It's situations like hers that make me that much more thankful that my hubby and my FAMILY understand, yes, even appreciate, my love of horses and indulge it. But I do the same for them. It's all about learning to balance time. Do I get to ride as often as I would like to? Nope. But I do get to ride, I DO have my horses at home, I never have to hear anything about the time I do spend with the horses, my husband gets some of my time (and I participate in his hobby, online gaming, because that's what HE likes to do and he enjoys me taking an interest), my kids get my time and we are ALL happy.

A lease, as suggested by OnTheBit, might be a good idea.

Good luck, and what a good boy for putting up with that whole family.

Grey Horse Matters said...

I'm sorry it didn't work out with the first PNO, but that's the way it is meant to be. If she would have taken him anyway and then down the road more problems arose with hubby's time, he would have been ignored, he's a great horse and doesn't deserve that. The same way he doesn't deserve, spins and sliding stops and tie down martingales. A half lease is not a bad idea. I have a feeling that this horse is yours for a long time, it sure sounds like he is happy to be home with his mom and his pasture buddies. I'm sure in the long run this whole situation will work its way out for the best for everyone.

3pennyjane said...

Oh dear, the PNO family sounds like they would have been a terrible fit for Mr. M. A pity it's such a long distance; it would be fun to supplement the work with Lear by working on another OTTB!

Flying Lily said...

OntheBit: A lease is an excellent idea. He appears to have matured into an equine saint in the last 3 years - with training and 24-hour turnout. I will explore that.

Jenn: I completely agree that the original PNO had a right to a better shake from the family. I would have done differently in her place, if everything is just as she said. But I think I am too selfish sometimes. To me one of the best things about being a grownup is that no one can tell you 'no' any more. I'm afraid that does apply to the spouse in my way of thinking. Not very conducive to 'two hearts that beat as one'!

GreyHorse: A very comforting thought: that he might have ended up standing in the pasture without a job, if she'd bought him and hubby had complained. I too am beginning to feel that he is mine for duration and that's not a bad thing at all. I rode him today after voting, and he comforted my worried mind.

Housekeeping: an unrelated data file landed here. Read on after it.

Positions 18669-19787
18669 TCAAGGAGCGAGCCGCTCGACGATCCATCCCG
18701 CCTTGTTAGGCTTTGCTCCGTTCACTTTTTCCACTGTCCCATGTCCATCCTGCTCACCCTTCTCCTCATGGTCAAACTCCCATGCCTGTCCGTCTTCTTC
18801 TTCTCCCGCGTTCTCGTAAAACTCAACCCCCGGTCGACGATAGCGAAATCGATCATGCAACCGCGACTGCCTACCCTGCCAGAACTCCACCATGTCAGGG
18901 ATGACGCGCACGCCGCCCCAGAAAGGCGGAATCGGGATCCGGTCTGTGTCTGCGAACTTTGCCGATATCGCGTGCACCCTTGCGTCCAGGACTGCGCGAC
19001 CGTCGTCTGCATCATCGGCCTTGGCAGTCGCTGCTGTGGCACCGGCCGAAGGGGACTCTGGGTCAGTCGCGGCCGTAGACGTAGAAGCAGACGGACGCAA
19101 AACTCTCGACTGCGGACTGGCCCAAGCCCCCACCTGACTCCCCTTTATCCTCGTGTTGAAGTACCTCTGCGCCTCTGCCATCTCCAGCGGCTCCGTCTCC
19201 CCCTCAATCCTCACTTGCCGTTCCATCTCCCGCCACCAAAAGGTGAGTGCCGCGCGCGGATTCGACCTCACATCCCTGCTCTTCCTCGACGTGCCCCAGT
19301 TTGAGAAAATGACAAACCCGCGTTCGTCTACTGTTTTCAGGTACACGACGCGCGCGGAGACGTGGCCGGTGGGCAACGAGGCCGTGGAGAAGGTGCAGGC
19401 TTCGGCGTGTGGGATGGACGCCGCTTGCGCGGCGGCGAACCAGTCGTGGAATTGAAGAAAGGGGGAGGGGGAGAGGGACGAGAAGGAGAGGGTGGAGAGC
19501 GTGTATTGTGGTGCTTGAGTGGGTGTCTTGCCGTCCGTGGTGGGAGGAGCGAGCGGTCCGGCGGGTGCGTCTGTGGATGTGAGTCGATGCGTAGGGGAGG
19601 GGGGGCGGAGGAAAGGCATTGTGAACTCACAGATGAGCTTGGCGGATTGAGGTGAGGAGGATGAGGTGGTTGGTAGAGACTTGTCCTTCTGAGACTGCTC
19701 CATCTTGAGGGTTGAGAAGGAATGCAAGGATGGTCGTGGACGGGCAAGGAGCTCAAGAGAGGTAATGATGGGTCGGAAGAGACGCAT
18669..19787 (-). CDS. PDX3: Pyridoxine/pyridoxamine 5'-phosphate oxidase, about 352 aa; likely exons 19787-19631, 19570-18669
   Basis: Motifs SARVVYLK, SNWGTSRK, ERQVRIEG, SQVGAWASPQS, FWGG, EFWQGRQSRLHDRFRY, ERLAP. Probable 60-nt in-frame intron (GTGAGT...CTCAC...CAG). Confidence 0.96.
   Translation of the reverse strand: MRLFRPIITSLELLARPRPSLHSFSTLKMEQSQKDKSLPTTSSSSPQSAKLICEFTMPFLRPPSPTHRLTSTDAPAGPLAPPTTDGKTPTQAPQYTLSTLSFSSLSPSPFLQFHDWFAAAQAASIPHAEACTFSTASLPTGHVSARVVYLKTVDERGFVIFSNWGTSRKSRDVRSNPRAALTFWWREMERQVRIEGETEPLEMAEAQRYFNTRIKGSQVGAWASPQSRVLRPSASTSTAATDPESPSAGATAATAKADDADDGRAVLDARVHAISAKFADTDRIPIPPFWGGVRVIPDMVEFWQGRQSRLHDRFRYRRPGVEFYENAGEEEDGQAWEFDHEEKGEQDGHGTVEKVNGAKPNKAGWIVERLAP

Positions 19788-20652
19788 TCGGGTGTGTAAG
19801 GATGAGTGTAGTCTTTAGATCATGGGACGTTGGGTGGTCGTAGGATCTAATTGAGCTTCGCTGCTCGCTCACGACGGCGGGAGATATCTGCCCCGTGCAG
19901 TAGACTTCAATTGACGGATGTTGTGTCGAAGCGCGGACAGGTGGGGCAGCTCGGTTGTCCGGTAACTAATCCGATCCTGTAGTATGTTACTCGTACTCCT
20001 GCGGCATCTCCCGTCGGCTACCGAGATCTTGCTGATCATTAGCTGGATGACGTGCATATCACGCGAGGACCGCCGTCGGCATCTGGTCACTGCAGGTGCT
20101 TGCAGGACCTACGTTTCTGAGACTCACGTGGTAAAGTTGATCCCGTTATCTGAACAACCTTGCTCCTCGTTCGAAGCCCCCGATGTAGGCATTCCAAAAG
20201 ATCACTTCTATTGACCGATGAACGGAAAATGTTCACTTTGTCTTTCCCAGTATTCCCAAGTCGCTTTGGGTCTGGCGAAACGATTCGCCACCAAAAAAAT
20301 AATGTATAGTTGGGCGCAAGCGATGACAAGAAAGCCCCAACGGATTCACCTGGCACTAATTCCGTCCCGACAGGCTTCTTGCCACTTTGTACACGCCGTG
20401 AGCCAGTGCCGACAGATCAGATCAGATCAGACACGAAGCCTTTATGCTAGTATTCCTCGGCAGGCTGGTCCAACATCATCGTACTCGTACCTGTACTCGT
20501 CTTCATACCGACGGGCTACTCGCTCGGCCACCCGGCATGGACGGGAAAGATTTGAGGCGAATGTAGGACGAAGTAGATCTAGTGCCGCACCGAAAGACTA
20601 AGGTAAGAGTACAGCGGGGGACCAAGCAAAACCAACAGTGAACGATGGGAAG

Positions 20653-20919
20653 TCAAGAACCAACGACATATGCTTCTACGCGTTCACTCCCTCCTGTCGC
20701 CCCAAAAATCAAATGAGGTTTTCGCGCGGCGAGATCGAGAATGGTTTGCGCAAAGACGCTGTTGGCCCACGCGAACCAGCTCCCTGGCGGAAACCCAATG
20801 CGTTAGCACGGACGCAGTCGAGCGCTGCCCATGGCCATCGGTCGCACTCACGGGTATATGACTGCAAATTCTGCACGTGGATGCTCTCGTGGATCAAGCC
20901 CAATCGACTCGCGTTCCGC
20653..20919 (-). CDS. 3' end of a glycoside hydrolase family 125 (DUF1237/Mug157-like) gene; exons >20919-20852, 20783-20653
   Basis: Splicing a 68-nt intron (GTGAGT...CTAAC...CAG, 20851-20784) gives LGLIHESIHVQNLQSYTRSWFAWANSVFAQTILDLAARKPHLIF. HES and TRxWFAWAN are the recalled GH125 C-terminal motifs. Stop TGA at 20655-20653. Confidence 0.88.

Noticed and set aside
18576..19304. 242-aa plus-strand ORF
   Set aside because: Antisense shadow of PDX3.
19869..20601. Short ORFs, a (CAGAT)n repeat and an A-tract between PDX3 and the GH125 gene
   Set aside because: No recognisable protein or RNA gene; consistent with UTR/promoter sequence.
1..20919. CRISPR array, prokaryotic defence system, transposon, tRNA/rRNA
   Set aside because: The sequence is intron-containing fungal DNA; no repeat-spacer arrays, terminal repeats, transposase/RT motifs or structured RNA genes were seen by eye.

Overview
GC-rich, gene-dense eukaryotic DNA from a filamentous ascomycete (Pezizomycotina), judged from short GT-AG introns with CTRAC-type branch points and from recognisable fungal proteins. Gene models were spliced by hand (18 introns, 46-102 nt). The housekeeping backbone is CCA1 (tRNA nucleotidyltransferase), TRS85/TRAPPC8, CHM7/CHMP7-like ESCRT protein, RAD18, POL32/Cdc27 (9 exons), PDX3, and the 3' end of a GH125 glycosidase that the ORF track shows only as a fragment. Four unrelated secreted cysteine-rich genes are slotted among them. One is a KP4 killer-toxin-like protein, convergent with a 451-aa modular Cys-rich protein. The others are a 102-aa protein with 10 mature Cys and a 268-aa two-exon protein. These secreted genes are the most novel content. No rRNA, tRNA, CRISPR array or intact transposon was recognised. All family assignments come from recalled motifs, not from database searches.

3PennyJane: Montana would simply adore you. The 'moment of zen' training tip you wrote up has been good for him. I wish it could be. And M could give Lear a lecture on etiquette, in equine words of one syllable.

c2b said...

Poor boy. I do have to feel for the first pno, sounds not as much as does't want him as can't have him.
Better to have found out now than found he had been sold on again in two weeks time....
As for that family, oh yuk.

jesterjigger said...

I'm so sorry that PNO didn't work out for him. I agree that he was very saintlike when then new PNO came to see him. I really wish people would realize there are ways to train horses without gadgets. Good luck in preparing Montana for his new home.

Flying Lily said...

c2b: Agree that this could be the lesser of several evils. And yes, the family who wanted the Horse for All Seasons had me biting my tongue all afternoon.

Jester: Thanks. If it ends up me keeping him I am OK with that. We are going to work on a musical freestyle over the winter. At least that is my fantasy...

Fantastyk Voyager said...

That's terrible for your first PNO but I can understand. As a teenager I spent ALL my time at the barn. Then, as a married, working mother, I felt tremendous guilt along with my joy of horseownership. I never rode as much as I would have liked even though my husband indulged me and my vice. I just never have enough time.
I think maybe Montana is meant to be yours or at least until you find the right PNO.

Meg said...

Don't you just hate selling horses? People never seem to be who they say they are....

Good luck sweetie, if you were closer, I might come try him!

Hugs!